Run vinegar and water through your coffee maker to remove water scale and buildup. Pour about a cup of vinegar into your coffee pot and fill it up with water. Pour into the receptacle as if you’re making coffee (but don’t add coffee!) and let it percolate through. You can repeat the process a few times if you like but always finish by running through a pot of plain water.
The refrigerator and freezer need attention. Food is easily pushed to the back and forgotten, so take everything out. Store items to keep in a cooler and toss anything spoiled or expired. Turn it off while you clean to save energy; this will also defrost the freezer if needed.
Clean drawers, shelves, bins, and walls by spraying with vinegar and then scouring with a baking soda and peroxide paste or your favorite cleaner, or fill the bathtub with hot water, dish soap, and vinegar and soak all the removable parts while you do the interior.
Don’t forget the outer surfaces, handles, and door seals. It’s a good idea to pull it out from the wall and vacuum behind and underneath the refrigerator if possible. Dust buildup causes a loss of efficiency, and in the worst scenario, could be a fire hazard.
Now is also the time to reorganize and straighten up cupboards, drawers, and pantry. Look for any food or spices that have expired. Consider adding things you’ve had a while to a box so you can plan meals that will use them up. Wipe down the shelves to rid them of dust, dirt, or crumbs that may attract pests. Now is the time to check storage containers. Match everything to its lid and consider recycling any that don’t have a mate. If you find anything your family doesn’t use, consider donating it. Less kitchen clutter makes things easier to locate and keep clean.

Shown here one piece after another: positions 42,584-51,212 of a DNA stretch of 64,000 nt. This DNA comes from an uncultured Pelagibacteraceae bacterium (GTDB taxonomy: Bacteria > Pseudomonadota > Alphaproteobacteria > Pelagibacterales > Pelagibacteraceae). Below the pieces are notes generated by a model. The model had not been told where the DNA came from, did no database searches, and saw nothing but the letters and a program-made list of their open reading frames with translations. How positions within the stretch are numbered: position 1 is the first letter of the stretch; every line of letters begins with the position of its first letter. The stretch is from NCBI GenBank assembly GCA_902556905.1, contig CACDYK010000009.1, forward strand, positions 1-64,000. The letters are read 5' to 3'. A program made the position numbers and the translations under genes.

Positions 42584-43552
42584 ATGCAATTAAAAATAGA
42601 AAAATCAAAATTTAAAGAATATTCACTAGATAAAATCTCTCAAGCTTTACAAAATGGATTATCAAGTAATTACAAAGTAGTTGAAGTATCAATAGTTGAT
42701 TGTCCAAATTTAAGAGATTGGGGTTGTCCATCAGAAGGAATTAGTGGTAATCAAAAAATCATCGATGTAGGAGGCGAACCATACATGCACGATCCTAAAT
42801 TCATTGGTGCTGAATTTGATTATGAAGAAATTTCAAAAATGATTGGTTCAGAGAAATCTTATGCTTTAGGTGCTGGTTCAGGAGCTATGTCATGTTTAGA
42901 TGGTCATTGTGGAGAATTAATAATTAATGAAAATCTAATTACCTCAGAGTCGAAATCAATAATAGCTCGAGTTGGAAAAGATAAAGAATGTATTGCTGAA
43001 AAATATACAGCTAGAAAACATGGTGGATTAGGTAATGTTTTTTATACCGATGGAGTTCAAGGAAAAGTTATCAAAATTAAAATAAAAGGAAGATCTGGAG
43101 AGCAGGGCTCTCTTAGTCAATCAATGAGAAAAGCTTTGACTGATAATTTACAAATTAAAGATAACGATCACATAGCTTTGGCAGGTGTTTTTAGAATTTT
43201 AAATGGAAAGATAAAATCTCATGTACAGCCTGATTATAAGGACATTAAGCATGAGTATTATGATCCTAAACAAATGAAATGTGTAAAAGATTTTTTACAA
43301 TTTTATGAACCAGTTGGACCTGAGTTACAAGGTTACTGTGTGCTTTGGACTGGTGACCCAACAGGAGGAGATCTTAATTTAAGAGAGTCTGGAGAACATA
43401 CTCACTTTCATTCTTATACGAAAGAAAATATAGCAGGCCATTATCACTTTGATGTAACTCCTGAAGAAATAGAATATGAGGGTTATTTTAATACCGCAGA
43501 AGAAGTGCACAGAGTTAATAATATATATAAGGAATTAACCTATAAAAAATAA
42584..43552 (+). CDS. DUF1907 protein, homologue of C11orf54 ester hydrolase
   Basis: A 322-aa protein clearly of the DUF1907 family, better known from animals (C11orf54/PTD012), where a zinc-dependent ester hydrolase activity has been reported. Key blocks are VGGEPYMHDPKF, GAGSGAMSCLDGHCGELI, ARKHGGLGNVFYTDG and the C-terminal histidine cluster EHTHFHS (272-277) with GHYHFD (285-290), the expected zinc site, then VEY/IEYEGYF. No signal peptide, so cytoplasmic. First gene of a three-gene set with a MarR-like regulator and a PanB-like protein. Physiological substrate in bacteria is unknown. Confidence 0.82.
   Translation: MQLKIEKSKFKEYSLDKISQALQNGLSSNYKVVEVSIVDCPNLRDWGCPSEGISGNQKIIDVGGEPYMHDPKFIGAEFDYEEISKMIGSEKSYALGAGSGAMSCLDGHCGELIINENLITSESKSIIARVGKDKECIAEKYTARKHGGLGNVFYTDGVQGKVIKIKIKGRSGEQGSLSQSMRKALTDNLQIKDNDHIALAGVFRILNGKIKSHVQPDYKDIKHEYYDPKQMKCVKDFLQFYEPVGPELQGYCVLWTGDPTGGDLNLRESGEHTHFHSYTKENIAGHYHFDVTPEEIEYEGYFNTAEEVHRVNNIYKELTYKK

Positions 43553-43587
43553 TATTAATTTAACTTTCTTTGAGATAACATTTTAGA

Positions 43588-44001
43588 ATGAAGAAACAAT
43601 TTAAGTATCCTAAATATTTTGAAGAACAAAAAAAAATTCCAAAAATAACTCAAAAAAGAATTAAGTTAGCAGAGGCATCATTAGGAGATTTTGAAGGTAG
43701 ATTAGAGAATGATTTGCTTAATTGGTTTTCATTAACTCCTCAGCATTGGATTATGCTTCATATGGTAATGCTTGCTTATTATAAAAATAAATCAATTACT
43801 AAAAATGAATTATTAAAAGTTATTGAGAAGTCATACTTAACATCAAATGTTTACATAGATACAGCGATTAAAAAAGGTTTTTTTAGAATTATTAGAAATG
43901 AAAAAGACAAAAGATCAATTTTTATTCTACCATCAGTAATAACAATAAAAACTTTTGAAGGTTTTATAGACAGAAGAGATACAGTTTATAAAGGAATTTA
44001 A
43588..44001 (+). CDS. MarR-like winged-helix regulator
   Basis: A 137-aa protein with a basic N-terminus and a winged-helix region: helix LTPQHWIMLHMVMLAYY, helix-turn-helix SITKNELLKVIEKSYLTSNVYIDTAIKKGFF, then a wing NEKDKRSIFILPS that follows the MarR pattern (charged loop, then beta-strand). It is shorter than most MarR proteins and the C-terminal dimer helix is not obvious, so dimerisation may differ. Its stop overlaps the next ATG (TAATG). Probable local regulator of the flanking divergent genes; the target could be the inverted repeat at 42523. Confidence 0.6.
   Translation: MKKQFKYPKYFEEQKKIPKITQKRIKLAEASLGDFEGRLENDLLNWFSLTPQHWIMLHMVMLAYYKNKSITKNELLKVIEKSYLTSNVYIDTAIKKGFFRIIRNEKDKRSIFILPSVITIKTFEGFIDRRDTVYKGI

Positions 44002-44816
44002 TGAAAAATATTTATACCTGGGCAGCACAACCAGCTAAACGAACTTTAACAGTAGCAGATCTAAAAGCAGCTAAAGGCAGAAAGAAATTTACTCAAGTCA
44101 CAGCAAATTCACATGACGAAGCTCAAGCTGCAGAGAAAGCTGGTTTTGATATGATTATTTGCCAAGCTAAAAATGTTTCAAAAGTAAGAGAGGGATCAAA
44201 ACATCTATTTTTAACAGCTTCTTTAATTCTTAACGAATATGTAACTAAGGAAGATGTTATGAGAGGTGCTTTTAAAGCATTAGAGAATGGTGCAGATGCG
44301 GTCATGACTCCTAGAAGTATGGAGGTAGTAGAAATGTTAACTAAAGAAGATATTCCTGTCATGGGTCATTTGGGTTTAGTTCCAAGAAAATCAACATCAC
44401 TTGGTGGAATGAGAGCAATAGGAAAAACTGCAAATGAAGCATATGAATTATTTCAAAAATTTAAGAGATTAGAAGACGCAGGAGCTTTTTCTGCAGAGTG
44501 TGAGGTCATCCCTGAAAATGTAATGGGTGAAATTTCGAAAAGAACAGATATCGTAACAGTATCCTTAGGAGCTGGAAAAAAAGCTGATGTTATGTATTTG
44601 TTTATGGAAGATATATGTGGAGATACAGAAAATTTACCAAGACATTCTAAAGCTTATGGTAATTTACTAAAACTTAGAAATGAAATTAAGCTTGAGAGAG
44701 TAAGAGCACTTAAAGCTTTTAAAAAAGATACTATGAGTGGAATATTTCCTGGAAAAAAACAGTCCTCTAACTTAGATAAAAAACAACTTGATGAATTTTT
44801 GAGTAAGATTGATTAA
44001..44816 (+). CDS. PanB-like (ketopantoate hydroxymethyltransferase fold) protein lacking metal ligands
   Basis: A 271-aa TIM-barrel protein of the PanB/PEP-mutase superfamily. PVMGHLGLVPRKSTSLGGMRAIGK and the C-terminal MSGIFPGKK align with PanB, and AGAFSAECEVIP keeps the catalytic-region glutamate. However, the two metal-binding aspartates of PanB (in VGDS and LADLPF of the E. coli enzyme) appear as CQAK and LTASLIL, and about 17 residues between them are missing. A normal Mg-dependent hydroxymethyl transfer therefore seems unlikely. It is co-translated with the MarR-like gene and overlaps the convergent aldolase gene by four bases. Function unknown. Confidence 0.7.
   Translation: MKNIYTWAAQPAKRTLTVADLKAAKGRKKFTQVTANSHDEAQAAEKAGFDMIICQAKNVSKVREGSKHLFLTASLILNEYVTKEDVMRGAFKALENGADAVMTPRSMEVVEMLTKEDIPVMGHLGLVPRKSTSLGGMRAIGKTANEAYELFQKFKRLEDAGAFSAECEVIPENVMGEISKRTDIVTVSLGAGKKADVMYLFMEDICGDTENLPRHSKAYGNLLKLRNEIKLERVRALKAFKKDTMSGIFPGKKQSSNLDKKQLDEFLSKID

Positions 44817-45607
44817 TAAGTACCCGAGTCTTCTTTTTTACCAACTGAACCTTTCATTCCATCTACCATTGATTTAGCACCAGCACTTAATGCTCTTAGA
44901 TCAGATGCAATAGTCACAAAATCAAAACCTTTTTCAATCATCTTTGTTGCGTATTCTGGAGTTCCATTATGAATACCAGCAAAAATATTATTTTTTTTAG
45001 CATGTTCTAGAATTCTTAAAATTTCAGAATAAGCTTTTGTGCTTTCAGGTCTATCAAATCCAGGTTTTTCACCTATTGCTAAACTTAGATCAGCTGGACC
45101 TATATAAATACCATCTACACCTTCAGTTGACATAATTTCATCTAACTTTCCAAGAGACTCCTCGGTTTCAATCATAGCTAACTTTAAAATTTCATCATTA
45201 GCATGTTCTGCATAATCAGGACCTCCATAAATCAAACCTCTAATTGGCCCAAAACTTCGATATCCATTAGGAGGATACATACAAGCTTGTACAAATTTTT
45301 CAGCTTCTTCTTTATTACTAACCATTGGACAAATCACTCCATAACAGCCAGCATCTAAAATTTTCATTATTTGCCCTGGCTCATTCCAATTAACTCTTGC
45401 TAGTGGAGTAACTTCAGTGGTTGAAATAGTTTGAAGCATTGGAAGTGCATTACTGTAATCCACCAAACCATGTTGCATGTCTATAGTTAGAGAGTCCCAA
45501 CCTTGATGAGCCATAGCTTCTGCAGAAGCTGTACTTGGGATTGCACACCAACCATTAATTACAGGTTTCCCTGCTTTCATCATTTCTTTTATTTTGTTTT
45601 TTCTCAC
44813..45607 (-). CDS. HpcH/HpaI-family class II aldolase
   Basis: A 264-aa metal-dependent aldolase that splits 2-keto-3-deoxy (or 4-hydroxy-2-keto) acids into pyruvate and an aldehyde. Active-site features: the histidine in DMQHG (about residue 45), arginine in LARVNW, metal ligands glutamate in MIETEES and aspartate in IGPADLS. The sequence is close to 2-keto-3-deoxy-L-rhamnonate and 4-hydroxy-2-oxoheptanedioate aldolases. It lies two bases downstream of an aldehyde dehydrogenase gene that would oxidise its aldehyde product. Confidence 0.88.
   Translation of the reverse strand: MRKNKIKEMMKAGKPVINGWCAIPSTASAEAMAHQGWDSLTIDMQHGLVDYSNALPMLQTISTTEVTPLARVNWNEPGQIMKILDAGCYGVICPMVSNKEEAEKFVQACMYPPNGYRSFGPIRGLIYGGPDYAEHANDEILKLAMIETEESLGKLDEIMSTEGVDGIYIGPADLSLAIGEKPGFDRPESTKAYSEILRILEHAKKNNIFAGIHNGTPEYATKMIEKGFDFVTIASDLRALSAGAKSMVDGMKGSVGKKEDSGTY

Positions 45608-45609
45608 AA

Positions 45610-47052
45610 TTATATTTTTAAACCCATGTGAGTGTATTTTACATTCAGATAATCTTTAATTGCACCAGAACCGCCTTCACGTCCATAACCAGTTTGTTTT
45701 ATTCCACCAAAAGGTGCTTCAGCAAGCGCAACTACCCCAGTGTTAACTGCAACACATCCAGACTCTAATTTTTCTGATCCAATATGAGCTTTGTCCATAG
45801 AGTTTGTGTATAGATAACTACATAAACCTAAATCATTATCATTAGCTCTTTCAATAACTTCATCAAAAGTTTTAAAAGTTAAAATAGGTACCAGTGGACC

Cabinet doors get very grimy. For painted or laminate cabinets, vinegar and water will clean fingerprints and grease. You can use a paste of baking soda and water if you find you need to scrub. You will need to wipe that off with clean damp rags and may need to touch up after it dries. If you have wood cabinets, use a wood cleaner and be careful of too-wet rags. Buff to a shine after cleaning.
Sanitize your dishwasher. Check all the filters and traps for food and clear them (you should make this a habit!) of debris. Spray down the interior with a multipurpose cleaner, vinegar, or bleach and let it sit awhile. Run a full hot wash cycle with no dishes other than a bowl of vinegar on the top rack. When this is finished, look inside and spot clean if needed.
Time for the dreaded oven cleaning. Soak your oven racks and stove grates in the bathtub with hot water and vinegar. Baked on food can be scrubbed with a baking soda paste. Use baking soda and vinegar to clean the interior or a commercial cleaner if you prefer. If the oven is filthy, heat a pan of white vinegar for 30 minutes at 300 degrees and scrub after it cools.
Now Reward Yourself!
That was a lot of work, but now you can relax and revel in your sparkling clean home. Whether it took a weekend or a month of concentrated cleaning sessions, you deserve a treat.
Now that you have a roadmap for seasonal cleaning, you might want to incorporate some of these jobs into chores throughout the year rather than go through it next spring, but that’s up to you.
Where To Now?
Once you have all your supplies and are working through your to-do spring cleaning list, you may find the following articles helpful on your home cleaning journey;